The beginnings of iced tea as America’s drink of choice are steeped in legend.

  • The Lancaster County office of the Clemson University Cooperative Extension Service will hold a pond management workshop from 6 to 9 p.m. Tuesday in the Bradley Arts and Sciences Building at the University of South Carolina at Lancaster.

    Workshop topics include pond stocking, fish health, population balance, water chemistry, pond fertilization, aquatic weed identification and aquatic weed control techniques and herbicide alternatives, along with an open discussion to cover other questions. 

  • For children diagnosed with Type 1 diabetes, it’s important for them to control the disease, not let it control them.

    That’s what the staff of the diabetes education clinic at the University of South Carolina at Lancaster will stress at Camp CLAD (Children Learning About Diabetes).

    The free camp is 2 to 4 p.m. June 14-17 at the Carole Ray Dowling Health Services Center and the Gregory Health and Wellness Center at USCL.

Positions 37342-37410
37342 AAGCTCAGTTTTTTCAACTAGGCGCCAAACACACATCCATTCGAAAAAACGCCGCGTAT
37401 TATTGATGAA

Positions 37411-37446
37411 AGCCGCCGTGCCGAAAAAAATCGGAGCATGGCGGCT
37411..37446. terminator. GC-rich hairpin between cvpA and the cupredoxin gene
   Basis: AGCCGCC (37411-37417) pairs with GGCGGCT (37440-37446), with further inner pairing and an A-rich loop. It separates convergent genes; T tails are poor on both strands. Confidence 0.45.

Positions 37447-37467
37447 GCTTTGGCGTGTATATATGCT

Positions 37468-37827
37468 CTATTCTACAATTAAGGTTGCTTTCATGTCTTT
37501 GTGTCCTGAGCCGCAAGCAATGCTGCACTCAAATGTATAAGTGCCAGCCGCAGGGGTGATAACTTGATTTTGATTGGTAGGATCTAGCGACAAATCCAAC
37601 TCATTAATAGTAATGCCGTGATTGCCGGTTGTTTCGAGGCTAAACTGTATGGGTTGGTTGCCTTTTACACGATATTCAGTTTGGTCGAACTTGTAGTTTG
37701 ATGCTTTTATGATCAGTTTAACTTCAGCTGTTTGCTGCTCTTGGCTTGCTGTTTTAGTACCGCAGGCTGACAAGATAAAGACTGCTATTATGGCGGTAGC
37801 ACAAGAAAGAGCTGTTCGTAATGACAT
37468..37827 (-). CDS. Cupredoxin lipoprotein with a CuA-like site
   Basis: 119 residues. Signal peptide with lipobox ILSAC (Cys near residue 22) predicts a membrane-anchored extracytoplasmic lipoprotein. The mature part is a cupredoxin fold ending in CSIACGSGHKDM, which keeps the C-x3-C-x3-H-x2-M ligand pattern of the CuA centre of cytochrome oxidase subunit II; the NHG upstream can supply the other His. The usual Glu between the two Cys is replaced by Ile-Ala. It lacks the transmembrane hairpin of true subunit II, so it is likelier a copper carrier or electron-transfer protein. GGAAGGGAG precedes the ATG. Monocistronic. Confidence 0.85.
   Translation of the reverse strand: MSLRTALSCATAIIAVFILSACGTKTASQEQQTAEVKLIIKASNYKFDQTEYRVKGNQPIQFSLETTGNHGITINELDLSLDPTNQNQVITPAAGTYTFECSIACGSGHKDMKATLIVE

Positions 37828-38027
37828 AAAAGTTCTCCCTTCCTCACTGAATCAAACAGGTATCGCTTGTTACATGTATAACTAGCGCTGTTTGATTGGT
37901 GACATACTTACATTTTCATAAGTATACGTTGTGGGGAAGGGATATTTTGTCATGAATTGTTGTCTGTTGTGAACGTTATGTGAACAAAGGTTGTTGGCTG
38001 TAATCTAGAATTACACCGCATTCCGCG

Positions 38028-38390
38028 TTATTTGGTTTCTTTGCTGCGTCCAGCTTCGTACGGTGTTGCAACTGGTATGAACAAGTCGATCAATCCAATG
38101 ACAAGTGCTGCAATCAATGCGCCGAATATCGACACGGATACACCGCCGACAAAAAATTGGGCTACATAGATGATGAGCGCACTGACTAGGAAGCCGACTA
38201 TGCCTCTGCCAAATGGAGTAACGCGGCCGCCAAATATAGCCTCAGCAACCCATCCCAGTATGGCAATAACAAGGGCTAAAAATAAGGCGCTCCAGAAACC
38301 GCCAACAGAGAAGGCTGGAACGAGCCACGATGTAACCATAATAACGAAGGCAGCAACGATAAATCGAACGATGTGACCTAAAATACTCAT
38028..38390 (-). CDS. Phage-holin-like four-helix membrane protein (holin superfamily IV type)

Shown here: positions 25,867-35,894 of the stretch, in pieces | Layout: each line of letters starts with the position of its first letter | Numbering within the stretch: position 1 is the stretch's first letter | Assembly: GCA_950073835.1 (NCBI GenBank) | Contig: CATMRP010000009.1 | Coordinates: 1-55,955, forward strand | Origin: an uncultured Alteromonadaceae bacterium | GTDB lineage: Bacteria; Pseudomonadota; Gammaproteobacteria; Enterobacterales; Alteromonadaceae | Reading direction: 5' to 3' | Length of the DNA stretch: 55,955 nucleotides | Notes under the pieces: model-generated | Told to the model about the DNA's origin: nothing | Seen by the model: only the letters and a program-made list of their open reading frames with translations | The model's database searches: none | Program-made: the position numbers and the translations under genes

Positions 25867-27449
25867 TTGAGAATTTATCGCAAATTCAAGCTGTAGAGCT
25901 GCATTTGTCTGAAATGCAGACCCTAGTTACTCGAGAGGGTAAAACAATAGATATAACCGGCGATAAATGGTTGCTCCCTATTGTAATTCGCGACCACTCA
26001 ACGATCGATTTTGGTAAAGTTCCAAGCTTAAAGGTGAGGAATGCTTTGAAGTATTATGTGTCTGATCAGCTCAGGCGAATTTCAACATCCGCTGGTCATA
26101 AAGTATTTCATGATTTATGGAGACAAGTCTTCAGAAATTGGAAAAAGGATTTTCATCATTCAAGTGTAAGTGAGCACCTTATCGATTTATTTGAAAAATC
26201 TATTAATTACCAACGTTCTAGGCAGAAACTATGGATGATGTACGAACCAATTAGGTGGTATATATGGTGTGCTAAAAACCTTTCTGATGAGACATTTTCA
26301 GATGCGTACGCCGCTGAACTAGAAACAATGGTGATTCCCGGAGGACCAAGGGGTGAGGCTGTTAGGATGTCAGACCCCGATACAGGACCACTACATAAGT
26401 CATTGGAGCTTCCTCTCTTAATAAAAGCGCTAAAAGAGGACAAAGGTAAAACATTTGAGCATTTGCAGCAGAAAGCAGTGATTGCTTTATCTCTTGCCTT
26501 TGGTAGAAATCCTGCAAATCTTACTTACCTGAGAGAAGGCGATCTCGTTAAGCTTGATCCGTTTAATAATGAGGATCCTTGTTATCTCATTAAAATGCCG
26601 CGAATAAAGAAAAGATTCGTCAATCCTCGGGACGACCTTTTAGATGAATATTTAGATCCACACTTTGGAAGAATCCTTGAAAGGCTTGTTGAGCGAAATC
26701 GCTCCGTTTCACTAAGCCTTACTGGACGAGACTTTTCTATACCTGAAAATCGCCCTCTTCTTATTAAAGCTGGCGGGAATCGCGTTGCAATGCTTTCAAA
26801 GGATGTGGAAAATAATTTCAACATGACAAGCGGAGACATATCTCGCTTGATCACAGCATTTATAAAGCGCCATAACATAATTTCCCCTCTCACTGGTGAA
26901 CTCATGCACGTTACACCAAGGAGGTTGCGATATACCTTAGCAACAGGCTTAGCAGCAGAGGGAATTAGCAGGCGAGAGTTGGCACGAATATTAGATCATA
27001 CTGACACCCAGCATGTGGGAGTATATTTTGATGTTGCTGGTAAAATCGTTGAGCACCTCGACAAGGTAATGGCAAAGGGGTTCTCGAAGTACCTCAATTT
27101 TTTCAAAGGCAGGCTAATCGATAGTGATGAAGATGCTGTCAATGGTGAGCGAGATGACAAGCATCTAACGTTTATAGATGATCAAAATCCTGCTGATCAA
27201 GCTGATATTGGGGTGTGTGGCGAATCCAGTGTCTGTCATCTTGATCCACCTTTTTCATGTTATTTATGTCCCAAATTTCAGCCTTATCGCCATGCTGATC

• COLUMBIA – The S.C. Emergency Management Division’s 2010 South Carolina Hurricane Guide is now available in English and Spanish for the entire six-month hurricane season at www.scemd.org.

    The guide is the only officially recognized hurricane preparedness guide for South Carolina and is valid for the 2010 hurricane season, which lasts from June 1 to Nov. 30.

  • Every time Hal Crenshaw looks across the somewhat overgrown field in the middle of an 850-acre tract of private property just off Stacks Road in the Tabernacle community, he knows there is a better way.

    Appearances can be deceiving. That field, with its mixture of red clover, chicory, switchgrass and other prairie grasses is part of finding that better way. It’s not a barren field; it’s a field of dreams.